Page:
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'World's Oldest Dog' Passes Away At 30

Apr 23, 2016 09:53 AM EDT
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Kelpie
A red-and-tan kelpie, a breed similar to Maggie.
(Photo : Boggas/Wikimedia Commons)

Here's hoping all dogs do go to Heaven.

Maggie, an Australian kelpie likely to be the world's oldest dog, recently died at her home in Victoria, Australia.

The dog was thought to be 30 years old, though there is no official paperwork on her real age.

Her owner Brian McLaren, a Woolsthorpe dairy farmer, confirmed the passing of his friend. He said he feels saddened by her death, but is "pleased she went the way she went," as reported by The Guardian.

Maggie the kelpie grew up with McLaren. He got her as an eight-week-old puppy 30 years ago.

In November last year, the furry dog became a media sensation. Australia's 7 News Perth featured Maggie in a video, which featured her as most likely the oldest dog in the world.

In the short clip, McLaren described the dog as his good friend who shadows him around the farm, where she is the only sheepdog among several cats.

"In my mind, it is possible," said veterinarian Dr. Jack Ayerbe in the video about her long life span. "But it's a really, really remarkable feat."

Dog years work differently than human years. According to the CalculatorCat website, a long-standing belief is that a dog year is equal to 7 human years. However, it is only a rough guide and can be quite inaccurate, since there are several factors in our doggie friends that must be considered, such as their size, breed and life expectancy.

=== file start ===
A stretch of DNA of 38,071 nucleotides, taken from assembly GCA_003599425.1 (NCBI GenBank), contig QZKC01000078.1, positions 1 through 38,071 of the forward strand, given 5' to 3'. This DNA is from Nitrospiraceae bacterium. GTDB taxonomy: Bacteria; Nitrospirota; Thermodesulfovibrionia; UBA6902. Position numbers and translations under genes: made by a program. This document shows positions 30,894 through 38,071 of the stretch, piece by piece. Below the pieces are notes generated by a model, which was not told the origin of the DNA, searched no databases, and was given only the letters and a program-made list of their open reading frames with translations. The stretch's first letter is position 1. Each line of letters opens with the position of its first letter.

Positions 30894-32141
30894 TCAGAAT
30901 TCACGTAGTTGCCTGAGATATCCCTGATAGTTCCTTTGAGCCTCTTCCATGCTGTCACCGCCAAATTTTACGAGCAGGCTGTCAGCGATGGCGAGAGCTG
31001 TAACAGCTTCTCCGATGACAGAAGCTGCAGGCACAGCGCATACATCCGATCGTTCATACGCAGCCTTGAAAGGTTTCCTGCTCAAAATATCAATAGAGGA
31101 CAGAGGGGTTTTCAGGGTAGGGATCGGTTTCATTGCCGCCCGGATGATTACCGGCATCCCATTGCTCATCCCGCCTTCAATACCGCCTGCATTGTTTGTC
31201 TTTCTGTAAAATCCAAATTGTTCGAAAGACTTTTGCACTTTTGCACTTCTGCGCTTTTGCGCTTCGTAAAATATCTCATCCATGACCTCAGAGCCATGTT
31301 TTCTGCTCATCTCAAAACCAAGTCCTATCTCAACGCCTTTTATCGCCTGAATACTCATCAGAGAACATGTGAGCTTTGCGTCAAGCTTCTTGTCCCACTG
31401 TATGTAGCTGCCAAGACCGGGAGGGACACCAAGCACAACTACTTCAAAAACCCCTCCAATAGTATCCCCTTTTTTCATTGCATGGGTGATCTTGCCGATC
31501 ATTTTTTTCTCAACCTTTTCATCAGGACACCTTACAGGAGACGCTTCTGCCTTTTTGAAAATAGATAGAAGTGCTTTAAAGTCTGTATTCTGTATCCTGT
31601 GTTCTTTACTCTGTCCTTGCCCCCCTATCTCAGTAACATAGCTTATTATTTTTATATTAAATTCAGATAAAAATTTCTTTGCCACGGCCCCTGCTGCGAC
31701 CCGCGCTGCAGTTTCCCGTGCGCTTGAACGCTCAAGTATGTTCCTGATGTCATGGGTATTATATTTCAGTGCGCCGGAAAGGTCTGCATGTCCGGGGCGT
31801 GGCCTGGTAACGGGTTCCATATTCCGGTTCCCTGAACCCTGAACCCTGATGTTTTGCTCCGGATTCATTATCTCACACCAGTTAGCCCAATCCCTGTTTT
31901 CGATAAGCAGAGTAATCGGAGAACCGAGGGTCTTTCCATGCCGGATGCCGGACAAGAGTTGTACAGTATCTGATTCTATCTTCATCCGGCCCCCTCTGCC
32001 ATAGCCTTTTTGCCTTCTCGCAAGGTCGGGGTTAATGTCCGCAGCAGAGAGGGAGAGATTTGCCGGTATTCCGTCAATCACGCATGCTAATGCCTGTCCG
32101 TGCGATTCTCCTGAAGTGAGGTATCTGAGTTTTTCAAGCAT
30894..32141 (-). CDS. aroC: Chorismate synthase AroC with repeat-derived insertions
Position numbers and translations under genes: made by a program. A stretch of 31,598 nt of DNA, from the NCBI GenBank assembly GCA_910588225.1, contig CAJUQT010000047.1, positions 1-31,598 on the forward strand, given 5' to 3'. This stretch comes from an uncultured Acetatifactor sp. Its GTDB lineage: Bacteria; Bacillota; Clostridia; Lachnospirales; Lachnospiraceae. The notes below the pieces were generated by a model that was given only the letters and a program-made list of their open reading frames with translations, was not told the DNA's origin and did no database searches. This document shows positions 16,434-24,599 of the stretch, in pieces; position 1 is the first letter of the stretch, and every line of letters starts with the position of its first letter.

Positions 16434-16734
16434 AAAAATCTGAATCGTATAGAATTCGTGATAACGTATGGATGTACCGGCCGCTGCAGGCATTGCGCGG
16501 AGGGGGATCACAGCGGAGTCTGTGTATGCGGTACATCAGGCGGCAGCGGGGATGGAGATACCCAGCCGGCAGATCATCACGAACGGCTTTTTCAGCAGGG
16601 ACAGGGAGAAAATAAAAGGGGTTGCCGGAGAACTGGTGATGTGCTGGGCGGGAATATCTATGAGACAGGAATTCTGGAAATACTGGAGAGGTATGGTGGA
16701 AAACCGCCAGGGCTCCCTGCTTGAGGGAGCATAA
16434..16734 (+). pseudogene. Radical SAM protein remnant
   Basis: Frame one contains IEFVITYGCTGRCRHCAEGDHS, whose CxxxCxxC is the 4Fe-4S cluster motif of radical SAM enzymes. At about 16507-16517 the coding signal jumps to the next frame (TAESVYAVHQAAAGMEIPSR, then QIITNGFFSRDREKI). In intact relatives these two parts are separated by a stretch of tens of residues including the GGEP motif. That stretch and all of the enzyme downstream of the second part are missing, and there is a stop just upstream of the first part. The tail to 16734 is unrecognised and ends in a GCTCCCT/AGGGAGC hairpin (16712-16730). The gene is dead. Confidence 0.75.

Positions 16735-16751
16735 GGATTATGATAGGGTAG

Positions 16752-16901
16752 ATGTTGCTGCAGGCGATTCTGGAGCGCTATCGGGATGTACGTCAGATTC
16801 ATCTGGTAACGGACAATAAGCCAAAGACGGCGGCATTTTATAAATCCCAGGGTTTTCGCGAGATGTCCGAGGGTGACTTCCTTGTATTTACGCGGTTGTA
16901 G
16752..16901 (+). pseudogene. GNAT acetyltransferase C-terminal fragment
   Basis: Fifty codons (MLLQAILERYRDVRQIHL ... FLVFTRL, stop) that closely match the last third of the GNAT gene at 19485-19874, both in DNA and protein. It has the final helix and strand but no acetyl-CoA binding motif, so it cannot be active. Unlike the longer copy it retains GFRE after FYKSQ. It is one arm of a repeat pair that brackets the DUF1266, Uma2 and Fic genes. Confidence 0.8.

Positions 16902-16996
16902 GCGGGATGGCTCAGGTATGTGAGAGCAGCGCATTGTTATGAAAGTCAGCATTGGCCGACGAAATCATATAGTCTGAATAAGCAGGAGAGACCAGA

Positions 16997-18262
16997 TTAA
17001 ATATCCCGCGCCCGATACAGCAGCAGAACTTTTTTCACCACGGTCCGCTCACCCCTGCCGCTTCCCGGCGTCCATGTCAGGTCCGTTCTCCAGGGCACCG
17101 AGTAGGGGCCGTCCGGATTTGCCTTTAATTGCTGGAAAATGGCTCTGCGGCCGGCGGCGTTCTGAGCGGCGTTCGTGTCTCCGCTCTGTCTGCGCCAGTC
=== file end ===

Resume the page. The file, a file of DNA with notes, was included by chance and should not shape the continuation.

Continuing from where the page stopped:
The CalculatorCat website suggests a middle-ground approach based on studies that dogs develop quicker in the early stages of their lives. This method takes the dog's first two years, with a dog year equal to 10.5 human years. After that, every dog year is considered equal to 4 human years.

Using this calculator, Maggie is about 133 human years old, which is still quite a feat for many pets.

It is sad that Maggie, who is now peacefully sleeping under a marked grave under a pine tree, does not have any documentation to prove her real age. The Guinness Book of World Records says that the record for the oldest dog is currently held by Bluey, an Australian cattle dog, who passed away at age 29 in 1939.

Although pets may not live long with us, there are several health benefits associated with taking care of one. According to Animal Planet, studies show that owning a pet can help us become more social, make us feel less lonely and even help reduce the risk of heart-related diseases.

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